kindred spirits

It's always been tough for me to make friends - at least the really good kind, the kind you can call up in tears who will listen and encourage, the kind you can be completely silly with, the kind you can really talk to about hopes and dreams and life. I'm not sure if I have such a hard time because of how much I've moved over the years, if I'm too selective about the people I allow to get close, or if it's just something instinctual in me that maintains that reserve so much. Every once in a while, though, someone comes along and it seems like I've known them forever... something in me recognizes something in them, and we're immediately connected. These special people stay in my life no matter how far away I move, or how often we talk - they are each such a gift.

When I was ten, it was my friend Christina. She was also the oldest of a homeschooling family, and she, I and our brothers used to play very involved games of capture the flag or pioneers. We met on an historic tour where the costumed guide made a speech about her 18-inch waist (which she clearly didn't have), and Christina and I spent the rest of the afternoon trying to suck in our own little stomachs and check our measurements with my mom's measuring tape. She and I wrote plays and songs together, crafted dolls, rode horses, drew plans for our dream houses and wrote out lists of what we would name all our children. Christina always seemed so comfortable with who she was, so at ease in her own skin and with her life that I felt free to also be myself.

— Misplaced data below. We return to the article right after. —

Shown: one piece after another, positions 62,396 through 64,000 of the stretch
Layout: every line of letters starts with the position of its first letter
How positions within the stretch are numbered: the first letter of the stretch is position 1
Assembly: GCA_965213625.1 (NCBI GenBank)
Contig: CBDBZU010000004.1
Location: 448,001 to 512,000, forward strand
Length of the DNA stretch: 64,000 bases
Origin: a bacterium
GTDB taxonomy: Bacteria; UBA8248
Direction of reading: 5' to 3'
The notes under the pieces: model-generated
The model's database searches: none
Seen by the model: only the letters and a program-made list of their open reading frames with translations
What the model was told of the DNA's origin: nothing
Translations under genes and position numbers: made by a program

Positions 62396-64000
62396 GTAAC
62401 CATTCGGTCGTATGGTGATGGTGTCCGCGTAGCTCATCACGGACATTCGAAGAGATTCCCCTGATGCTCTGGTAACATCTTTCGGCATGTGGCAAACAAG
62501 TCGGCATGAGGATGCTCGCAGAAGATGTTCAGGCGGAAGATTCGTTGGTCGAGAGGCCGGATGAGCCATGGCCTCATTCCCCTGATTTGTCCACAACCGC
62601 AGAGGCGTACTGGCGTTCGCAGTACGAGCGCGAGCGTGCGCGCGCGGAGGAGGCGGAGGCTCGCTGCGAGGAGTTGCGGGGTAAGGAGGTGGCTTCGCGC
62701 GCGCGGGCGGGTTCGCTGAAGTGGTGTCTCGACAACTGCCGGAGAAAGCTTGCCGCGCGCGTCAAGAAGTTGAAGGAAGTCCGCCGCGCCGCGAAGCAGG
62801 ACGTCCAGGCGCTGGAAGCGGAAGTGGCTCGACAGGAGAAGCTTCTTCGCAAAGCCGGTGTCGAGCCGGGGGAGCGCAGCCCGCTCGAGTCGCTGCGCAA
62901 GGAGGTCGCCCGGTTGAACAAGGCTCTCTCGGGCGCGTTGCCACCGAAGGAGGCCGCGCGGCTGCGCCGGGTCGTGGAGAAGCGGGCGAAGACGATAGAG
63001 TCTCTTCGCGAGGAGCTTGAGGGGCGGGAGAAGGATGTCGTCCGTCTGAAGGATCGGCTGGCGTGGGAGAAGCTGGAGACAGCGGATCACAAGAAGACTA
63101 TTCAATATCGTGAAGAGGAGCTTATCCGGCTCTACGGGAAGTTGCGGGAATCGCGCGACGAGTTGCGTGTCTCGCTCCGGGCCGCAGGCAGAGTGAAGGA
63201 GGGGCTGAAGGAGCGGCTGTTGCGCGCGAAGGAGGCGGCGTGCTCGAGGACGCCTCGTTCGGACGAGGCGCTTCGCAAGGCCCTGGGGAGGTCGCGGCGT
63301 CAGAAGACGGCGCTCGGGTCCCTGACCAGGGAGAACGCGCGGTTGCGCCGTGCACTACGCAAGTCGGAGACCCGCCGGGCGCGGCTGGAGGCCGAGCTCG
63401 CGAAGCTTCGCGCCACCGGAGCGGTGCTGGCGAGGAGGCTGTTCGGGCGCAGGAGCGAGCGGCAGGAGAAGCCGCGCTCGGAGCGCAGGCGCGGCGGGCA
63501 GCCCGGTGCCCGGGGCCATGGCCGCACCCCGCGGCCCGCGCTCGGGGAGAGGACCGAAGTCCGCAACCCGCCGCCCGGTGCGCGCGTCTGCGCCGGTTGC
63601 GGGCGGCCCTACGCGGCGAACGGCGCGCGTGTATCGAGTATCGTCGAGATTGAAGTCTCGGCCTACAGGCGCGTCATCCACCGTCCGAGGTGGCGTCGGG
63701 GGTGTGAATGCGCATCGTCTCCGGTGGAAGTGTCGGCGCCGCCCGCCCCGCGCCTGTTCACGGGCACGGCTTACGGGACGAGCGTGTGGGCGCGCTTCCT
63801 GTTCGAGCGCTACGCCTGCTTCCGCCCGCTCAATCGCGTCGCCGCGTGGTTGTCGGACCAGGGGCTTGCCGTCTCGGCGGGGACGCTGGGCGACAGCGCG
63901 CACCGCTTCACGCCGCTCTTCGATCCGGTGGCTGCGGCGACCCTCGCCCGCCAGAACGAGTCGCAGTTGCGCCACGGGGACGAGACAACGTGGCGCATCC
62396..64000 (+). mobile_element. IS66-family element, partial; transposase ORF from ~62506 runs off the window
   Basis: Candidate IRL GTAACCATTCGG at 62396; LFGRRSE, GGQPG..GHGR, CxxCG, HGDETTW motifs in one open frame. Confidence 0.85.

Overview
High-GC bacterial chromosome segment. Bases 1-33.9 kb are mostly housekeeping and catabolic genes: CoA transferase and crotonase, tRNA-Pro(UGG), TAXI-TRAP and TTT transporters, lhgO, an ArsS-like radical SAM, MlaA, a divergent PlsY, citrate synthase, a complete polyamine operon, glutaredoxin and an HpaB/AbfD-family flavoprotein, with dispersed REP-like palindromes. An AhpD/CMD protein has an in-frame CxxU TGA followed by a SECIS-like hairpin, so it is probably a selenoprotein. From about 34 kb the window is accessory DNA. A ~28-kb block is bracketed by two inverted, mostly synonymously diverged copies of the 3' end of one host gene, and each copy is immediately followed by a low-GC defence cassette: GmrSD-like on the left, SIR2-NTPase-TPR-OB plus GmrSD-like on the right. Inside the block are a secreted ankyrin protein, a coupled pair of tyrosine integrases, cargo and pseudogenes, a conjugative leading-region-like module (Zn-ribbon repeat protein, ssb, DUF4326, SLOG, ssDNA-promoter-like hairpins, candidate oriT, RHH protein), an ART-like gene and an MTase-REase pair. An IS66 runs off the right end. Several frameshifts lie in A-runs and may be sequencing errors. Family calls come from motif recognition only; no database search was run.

In high school it was Katie - we sat next to each other in gym class that first day of freshman year, and all day no one could remember who was Katie and who was Kristin. After that, we were inseparable. We invented private names for people around us, wrote notes in our own code, whispered secrets between classes and sang a duet in the talent show. Katie was creative, talented and smart, and made it okay for me to be my best, too.

I met Ronda at my first duty station with the Air Force as a young lieutenant. She was a pilot and had a lot more experience than me, and she became a mentor as I tried to navigate leadership as a young officer, military rules and regulations, and a whole lot of questions about guys, kids, and womanhood. She is amazingly creative and executes every project with the same precision she demonstrated as an officer - her frosted sugar cookies are a work of art, and when she made the cakes at my wedding they were the talk of the reception.